January 11, 2022 by Jason Contant
Canadian insured losses topped $2 billion for the second year in a row, according to estimates from Catastrophe Indices and Quantification Inc. (CatIQ).
“2021 saw much discussion of a ‘new normal’ for Canadians, but when it comes to insured losses, it seems that the new normal — where annual losses due to catastrophes exceed $2 billion annually — is already firmly established,” CatIQ says in a press release.
As of Jan. 11, total insured catastrophic loss sat at $2.04 billion, landing the year in the top five loss years for the country. Caroline Floyd, assistant director of catastrophic loss analysis with CatIQ, told Canadian Underwriter in December that “as it stands, 2021 will make the Top 5 when it comes to highest loss years in our database,” which dates back to 2008.
CatIQ managing director Laura Twidle said Tuesday 2020 estimated insured losses now stand at nearly $2.3 billion.
With 14 events incurring at least $25 million in insured losses in 2021, last year also ties for second place in terms of number of catastrophes. “Western Canada bore the brunt of 2021’s wrath, as fires, windstorms, and record-smashing flooding lashed British Columbia and the Prairies,” says the release from CatIQ, a subsidiary of Zurich-based PERILS A.G.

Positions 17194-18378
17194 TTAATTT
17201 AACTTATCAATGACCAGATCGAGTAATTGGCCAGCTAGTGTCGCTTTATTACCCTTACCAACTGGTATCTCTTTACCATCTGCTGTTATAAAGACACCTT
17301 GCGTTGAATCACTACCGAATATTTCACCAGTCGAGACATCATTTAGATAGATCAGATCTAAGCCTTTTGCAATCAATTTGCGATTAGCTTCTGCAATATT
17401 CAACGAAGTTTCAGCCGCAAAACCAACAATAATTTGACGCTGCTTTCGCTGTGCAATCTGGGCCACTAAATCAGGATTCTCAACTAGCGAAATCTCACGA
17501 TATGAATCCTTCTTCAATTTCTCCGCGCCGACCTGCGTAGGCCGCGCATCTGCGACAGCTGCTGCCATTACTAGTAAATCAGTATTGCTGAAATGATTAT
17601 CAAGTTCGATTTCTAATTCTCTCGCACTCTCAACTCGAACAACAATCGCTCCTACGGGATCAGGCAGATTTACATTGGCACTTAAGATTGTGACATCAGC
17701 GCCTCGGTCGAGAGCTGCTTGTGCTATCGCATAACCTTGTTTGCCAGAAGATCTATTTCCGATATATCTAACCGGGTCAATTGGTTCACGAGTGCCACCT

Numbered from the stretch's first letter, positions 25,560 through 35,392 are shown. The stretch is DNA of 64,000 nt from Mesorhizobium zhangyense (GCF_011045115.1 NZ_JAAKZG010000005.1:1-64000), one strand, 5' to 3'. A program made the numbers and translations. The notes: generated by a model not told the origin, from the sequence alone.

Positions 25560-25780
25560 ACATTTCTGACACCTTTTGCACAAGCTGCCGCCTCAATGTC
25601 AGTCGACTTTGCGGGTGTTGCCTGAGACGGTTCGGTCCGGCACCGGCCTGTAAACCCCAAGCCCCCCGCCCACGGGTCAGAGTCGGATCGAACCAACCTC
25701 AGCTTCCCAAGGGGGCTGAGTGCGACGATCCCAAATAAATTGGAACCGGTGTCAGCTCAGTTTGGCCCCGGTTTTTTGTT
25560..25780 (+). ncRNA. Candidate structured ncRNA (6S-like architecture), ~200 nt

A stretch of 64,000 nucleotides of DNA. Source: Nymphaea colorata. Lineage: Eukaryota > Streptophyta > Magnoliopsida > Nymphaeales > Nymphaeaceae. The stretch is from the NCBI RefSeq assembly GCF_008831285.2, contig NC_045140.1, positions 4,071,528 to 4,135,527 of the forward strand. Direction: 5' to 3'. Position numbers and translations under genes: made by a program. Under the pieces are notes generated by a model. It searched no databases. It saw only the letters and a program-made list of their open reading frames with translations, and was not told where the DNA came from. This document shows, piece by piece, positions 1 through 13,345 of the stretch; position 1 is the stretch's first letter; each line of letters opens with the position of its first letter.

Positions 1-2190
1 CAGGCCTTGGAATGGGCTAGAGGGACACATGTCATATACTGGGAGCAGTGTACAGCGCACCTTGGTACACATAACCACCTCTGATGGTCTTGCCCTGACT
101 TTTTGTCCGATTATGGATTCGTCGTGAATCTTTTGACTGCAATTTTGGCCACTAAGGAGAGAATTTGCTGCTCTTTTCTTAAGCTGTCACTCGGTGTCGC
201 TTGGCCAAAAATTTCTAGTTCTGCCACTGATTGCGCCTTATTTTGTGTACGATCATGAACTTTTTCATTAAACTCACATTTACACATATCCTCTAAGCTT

The massive flooding in southern B.C. was deemed the costliest severe weather event in the province’s history at $450 million in preliminary insured damage (an updated amount is expected soon). Aon’s Global Catastrophe Recap report for November 2021 estimated “total economic losses were anticipated to approach or exceed US$2 billion.”
The flooding began Nov. 13 with a series of ‘atmospheric rivers’ that brought unprecedented rain to southwestern B.C. over a two-week period. Rivers and streams overflowed, washing away roads, bridges and railways and flooding farms in up to two metres of water.
Twidle said the 14 Cat events in 2021 include:
Feature image: A car is filled with mud following flood damage in Merritt, B.C. Thursday, December 9, 2021. THE CANADIAN PRESS/Jonathan Hayward